Leader of burglary ring sent to prison

The accused ringleader in a series of fall Marietta burglaries was sentenced Wednesday in Washington County Common Pleas Court to four years in prison.

However, Carl Robison, 19, of 235 Johnson Road, could be released earlier under judicial release, said his attorney John Wells.

“Remember it all depends on how well you behave,” Wells told his client after Wednesday’s sentencing.

Robison was indicted in December on three second-degree felony counts of burglary and in January pleaded guilty to all three counts: A Sept. 18 burglary at 104 St. Clair St.; an Oct. 16 burglary at 218 E. Spring St.; and an Oct. 30 burglary at 145 Woodland Ave.

However, investigators believe Robison had connections to more than a dozen burglaries that occurred in Marietta last September and October, said Washington County Assistant Prosecutor Kevin Rings.

“The agreement in this case was the defendant would sit down with Detective (Troy) Hawkins. Detective Hawkins reported Mr. Robison confirmed his (involvement) in almost all of the other burglaries,” said Rings.

The plea agreement also included a provision that Robison would not be charged with previous burglaries he admitted to, beyond the three to which he was pleading, he added.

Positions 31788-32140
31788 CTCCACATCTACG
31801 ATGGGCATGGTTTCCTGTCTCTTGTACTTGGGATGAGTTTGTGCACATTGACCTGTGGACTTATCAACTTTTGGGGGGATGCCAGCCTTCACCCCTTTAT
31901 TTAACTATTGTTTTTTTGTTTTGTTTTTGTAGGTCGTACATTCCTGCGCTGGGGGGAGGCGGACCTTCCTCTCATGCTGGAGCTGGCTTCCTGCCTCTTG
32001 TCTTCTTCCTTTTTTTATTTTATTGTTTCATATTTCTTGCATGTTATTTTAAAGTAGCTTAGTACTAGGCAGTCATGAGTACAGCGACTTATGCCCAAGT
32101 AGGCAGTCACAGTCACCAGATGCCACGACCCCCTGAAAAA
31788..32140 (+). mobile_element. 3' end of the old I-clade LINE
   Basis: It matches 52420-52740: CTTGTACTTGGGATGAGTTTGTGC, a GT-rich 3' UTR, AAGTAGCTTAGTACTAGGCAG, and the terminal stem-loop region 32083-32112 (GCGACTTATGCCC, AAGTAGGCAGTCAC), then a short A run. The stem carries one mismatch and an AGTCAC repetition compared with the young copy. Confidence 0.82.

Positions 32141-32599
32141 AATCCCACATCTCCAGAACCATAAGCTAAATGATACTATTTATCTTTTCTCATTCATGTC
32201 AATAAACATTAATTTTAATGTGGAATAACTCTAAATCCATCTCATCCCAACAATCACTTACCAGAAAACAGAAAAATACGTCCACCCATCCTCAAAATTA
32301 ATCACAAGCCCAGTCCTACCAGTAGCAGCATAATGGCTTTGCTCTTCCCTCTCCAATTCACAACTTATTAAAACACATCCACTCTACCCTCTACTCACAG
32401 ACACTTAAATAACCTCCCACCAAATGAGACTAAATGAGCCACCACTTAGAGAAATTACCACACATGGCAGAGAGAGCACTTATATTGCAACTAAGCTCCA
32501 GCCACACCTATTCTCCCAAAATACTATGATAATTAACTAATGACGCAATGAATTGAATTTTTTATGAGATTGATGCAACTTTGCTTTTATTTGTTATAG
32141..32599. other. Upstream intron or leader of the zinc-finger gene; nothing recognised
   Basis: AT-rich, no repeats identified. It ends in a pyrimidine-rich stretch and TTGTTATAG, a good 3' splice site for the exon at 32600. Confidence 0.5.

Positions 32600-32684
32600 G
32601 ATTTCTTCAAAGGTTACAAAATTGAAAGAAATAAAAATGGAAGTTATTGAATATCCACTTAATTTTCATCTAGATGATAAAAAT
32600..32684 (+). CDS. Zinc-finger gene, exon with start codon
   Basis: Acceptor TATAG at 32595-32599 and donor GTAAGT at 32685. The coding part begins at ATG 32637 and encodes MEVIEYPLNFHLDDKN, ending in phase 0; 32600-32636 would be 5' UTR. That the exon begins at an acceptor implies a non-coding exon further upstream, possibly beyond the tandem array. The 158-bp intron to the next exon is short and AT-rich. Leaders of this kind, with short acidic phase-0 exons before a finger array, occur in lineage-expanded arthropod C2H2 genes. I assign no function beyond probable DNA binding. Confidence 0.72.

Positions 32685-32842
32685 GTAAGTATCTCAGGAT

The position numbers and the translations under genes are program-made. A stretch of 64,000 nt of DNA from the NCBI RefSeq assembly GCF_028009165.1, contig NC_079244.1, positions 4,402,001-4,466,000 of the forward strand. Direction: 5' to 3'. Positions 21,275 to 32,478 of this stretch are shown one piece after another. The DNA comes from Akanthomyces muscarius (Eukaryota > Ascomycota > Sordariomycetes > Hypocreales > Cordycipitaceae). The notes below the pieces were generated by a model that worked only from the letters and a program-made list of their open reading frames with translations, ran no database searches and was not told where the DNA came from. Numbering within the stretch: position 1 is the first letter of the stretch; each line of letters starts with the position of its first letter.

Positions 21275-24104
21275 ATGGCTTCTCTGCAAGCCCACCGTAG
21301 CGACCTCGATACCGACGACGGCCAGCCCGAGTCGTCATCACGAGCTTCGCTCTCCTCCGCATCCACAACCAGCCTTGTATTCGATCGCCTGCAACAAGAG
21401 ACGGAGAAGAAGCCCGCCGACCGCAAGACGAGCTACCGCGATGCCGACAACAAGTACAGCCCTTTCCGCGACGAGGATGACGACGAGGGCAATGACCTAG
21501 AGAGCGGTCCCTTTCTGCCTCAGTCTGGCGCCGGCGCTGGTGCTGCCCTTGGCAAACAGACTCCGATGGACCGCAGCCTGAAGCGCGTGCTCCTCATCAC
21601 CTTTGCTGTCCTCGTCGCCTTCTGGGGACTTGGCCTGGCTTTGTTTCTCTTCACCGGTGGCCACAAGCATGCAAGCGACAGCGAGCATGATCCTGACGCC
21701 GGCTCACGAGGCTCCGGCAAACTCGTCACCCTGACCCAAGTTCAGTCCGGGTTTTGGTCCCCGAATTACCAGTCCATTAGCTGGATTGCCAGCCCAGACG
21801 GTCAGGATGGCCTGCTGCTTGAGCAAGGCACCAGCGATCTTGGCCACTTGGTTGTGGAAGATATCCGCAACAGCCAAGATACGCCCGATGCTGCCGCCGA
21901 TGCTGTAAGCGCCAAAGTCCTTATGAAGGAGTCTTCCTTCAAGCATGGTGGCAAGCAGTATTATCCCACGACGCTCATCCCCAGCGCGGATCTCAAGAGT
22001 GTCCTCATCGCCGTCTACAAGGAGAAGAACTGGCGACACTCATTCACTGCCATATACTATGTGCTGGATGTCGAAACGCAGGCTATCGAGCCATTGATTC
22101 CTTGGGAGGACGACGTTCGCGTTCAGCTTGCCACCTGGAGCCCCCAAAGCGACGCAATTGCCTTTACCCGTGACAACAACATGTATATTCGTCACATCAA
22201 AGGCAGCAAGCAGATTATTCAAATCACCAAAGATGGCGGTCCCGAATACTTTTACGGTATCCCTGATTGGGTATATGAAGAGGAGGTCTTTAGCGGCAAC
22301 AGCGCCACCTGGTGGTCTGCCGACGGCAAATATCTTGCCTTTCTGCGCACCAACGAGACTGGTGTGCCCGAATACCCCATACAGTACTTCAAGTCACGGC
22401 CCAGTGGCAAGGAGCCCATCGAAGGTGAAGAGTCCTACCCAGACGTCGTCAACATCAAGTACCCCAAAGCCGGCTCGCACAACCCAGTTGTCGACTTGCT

Wells characterized his client as highly cooperative with the burglary investigation.

“Not only did he admit his involvement, but he also admitted knowledge of some thefts and burglaries that he knew about but was not involved in,” he said.

Robison was one of six individuals arrested in connection with the series of daytime burglaries.

Also arrested were Tiffany Conant, also known as Tiffany Johnston, 24, of 108 Riley Drive; Brandon Schmidt, 22, of 830 Ridge St.; Steven Frances, 19, of 235 Johnson Road; and two boys, ages 15 and 17.

The juveniles are awaiting trial, said Rings. Charges will likely be brought against Frances and Schmidt, he said. However, Conant will not likely be charged in connection with the events due to a lack of evidence, he said.

Rings recommended a four-year prison sentence for Robison, who has no prior adult felonies.

Robison does have an extensive juvenile record including breaking and entering, vandalism, aggravated menacing, theft, underage consumption, felonious assault, drug possession, and multiple probation violations, said Washington County

Common Pleas Judge Ed Lane.

But, he added, “I don’t think I can give consecutive sentences in this case.”

Typically interrelated crimes that happen in the same time frame are subject to a concurrent sentence under the Ohio Revised Code.

Lane agreed to the four year recommendation, sentencing Robison to four years on each charge to be served concurrently. After his release Robison will be subject to three years of community control sanctions, added Lane.

Robison faced a maximum of eight years on the second-degree felony charges.